[Emmanuel Freudenthal is a freelance reporter investigating
businesses in Africa, while Alloycious David is an award winning
Liberian investigative journalist]
Contrary to President Ellen Johnson-Sirleaf's assurance that the New
Liberty Gold Mine will positively impact the lives of Liberians, the
325 families displaced by the mine have not yet moved into the
houses they had been promised.
The World Bank injected over US$ 19 million into the project with
the aim of bettering the lives of Liberians.
The houses should have been finished three years ago and now lie in
ruins, overtaken by grass. In the resettled town, called Kinjor,
residents still live in the inadequate structures that were meant to
host them temporarily.
There is no sign that their construction works will resume soon.
The company in charge of the project, Aureus Mining, now renamed
Avesoro, has also failed to construct a health post in Kinjor, as
required in an agreement between local residents and the company,
known as the 'Resettlement Action Plan'.
Residents claimed that the absence of a health center is
contributing to untimely deaths.
Residents also complained that they did not receive adequate
compensation for the crops they lost when their farms were destroyed
to make way for the mine.
Gbaley Dorley, 32, alleged that his farm was completely destroyed by
the company. In exchange, he got less than a hundred United States
dollars in compensation for the cassava, coconut, and pineapple he
Another problem being experienced in Kinjor is safe drinking water.
Residents said the community, has less than five functional hand
pumps and that many of them do not work during the dry season.
The company's operations, according to some residents poses health
hazard. Kulah Dassin, a 36-year-old mother of eight explained that
in March 2015, the company polluted their river with cyanide, which
killed all the fish.
The children, who usually bath and wash in the river, suffered from
rashes, which look like ringworm, she said.
Dassin disclosed that the application of traditional medicine has
helped to cure the rash, but that it is still visible on children.
The Town Chief of Jikandoh, called Pa Jimmy, corroborated that
hundreds of fish died, and related "I immediately placed a call to
the company's management when we noticed that the fish were dying."
Pa Jimmy explained that Debar Allen, the company's manager, and a
team came quickly to collect water samples in the river and took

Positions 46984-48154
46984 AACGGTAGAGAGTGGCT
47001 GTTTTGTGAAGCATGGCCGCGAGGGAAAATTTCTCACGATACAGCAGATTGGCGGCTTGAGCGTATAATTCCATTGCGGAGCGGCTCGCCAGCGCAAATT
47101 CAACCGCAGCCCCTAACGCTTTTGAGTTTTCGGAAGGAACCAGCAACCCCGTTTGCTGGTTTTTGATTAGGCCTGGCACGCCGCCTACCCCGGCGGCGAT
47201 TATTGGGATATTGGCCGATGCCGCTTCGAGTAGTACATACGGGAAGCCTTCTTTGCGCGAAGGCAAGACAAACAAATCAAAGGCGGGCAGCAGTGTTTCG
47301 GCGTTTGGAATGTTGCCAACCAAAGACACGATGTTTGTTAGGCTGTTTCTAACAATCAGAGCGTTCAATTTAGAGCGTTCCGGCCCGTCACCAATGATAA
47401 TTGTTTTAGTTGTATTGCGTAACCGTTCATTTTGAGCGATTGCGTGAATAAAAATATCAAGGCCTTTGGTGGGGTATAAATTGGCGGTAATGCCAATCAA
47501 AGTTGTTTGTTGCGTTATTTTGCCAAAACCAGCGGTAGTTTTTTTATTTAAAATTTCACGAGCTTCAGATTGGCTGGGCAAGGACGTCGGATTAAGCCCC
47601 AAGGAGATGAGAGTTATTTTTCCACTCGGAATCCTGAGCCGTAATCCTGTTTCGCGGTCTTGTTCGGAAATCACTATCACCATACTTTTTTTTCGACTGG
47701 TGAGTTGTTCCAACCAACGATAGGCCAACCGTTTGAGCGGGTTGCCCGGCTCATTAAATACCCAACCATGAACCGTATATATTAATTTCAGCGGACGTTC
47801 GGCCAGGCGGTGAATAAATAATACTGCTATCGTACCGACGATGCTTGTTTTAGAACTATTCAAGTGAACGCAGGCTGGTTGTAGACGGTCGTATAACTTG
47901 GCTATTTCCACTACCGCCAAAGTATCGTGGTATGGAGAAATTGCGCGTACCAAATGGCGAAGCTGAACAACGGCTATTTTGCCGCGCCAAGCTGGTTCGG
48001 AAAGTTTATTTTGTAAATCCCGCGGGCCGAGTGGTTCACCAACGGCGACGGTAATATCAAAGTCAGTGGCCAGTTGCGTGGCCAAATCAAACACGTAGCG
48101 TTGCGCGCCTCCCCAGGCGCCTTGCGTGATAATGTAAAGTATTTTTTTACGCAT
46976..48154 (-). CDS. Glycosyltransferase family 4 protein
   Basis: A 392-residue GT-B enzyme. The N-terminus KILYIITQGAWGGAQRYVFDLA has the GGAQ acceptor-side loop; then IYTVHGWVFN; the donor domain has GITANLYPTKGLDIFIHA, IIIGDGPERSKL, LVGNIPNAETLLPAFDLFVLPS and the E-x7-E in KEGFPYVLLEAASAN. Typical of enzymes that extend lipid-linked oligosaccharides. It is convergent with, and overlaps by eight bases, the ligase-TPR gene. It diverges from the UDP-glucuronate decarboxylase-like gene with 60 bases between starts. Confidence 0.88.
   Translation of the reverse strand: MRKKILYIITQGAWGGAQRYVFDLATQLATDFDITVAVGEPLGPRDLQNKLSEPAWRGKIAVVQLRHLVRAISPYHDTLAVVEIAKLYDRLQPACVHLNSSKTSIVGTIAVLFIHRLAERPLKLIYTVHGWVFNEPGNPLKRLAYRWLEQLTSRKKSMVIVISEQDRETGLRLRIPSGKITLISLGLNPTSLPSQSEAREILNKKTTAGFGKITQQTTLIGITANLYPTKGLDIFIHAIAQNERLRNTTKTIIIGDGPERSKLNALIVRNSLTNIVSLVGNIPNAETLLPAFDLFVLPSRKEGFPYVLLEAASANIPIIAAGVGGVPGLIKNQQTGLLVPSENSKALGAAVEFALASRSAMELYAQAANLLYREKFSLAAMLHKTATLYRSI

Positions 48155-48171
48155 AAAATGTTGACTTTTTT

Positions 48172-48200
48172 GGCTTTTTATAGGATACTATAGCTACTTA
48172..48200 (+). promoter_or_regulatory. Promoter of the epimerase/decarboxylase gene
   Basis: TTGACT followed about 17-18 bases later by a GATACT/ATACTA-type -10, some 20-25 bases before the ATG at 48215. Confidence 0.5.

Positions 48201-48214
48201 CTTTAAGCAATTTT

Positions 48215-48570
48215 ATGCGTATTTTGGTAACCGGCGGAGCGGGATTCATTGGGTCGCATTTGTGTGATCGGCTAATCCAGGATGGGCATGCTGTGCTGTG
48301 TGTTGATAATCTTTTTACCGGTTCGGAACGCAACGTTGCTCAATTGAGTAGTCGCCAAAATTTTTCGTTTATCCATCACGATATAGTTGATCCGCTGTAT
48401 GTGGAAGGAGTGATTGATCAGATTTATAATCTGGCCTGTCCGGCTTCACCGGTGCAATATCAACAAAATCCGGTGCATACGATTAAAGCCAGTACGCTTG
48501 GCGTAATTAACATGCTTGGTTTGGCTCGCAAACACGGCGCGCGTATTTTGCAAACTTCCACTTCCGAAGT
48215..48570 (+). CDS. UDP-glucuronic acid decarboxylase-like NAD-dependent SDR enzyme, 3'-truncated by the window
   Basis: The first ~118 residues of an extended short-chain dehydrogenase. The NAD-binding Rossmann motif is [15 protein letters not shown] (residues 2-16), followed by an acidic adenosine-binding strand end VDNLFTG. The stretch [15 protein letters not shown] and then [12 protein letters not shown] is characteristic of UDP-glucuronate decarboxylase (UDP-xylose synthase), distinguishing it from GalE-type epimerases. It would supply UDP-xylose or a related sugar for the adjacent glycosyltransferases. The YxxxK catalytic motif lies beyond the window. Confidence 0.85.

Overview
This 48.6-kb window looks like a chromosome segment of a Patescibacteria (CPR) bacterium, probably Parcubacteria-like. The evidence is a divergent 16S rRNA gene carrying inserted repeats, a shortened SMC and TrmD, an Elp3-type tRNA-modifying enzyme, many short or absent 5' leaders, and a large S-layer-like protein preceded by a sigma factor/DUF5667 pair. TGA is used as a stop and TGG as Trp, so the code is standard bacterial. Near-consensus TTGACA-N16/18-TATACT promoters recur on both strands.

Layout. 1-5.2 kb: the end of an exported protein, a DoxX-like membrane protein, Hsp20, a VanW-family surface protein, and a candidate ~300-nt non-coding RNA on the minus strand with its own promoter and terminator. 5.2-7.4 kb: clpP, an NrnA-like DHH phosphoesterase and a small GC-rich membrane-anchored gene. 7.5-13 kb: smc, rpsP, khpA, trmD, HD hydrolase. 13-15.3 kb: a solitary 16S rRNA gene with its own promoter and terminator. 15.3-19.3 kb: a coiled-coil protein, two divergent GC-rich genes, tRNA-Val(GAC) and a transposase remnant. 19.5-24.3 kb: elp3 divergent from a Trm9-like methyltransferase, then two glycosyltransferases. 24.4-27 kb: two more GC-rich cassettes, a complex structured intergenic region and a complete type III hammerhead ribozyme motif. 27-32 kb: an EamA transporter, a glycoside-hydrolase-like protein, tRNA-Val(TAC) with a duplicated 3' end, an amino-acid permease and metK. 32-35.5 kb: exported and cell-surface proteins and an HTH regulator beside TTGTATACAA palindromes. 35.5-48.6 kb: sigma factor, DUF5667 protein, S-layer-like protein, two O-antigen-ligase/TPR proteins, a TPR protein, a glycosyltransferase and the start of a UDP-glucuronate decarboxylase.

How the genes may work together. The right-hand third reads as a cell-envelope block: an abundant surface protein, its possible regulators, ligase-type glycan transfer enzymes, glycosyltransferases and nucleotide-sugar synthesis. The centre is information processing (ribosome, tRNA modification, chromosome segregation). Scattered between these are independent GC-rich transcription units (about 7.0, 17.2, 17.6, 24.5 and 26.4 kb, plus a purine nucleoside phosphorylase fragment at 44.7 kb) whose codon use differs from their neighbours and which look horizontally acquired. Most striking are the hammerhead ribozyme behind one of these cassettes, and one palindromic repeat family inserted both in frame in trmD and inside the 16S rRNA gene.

some of the dead fish back to their office.
Debar Allen, admitted that the company accidentally dumped cyanide
in the river but said the company has taken action to advert the
The company's General Manager instructed them to stop using the
In restitution for the pollution of their river, Aureus Mining
constructed two hand pumps to provide community members with safe
The company is compensating residents by providing them with cartons
Although, the company or the Liberia Ministry of Health has not
provided official statement on the safety of the river, and no one
was examined by a doctor, community members have resumed bathing and
washing their clothes in the river.
The Liberia Environmental Protection Agency attempted to investigate
the leak, but said that the company obstructed its investigation,
which led to a US$ 10,000 fine for the company.
Allen further stated that construction work on the houses were
halted to focus more on the mining, because the company was running
out of funding, but contradicted himself and said individuals
resettled in new Kinjor were satisfied with where they staying and
that the company was thinking about what to do with the units when
they are completed.
The company's ownership remains sealed in secrecy, Aureus Mining is
part of several shell companies registered in secrecy jurisdictions
and named in the Panama Papers.
The NEWS also unearthed that it has links to former President
Charles Taylor, who is currently serving a 50 year jail sentence for
war crimes committed in neighboring Sierra Leone.
Taylor's former associate, the late Senator Keikurah B. Kpoto
created the Liberian subsidiary of Aureus Mining, the Bea Mountain
Mining Corp. This company was given a mining license under Taylor's
The World Bank and Aureus Mining failed to provide information on
inquire whether Taylor's associates or some of his ex-officials
still hold shares in New Liberty Gold Mine and whether they are
aware that the project had link with Taylor.
Aureus Mining has not only failed to meet the aims for which the
World Bank infused over US$ 19 million into New Liberty Gold Mine,
but has created more sufferings, inflict pains and enriched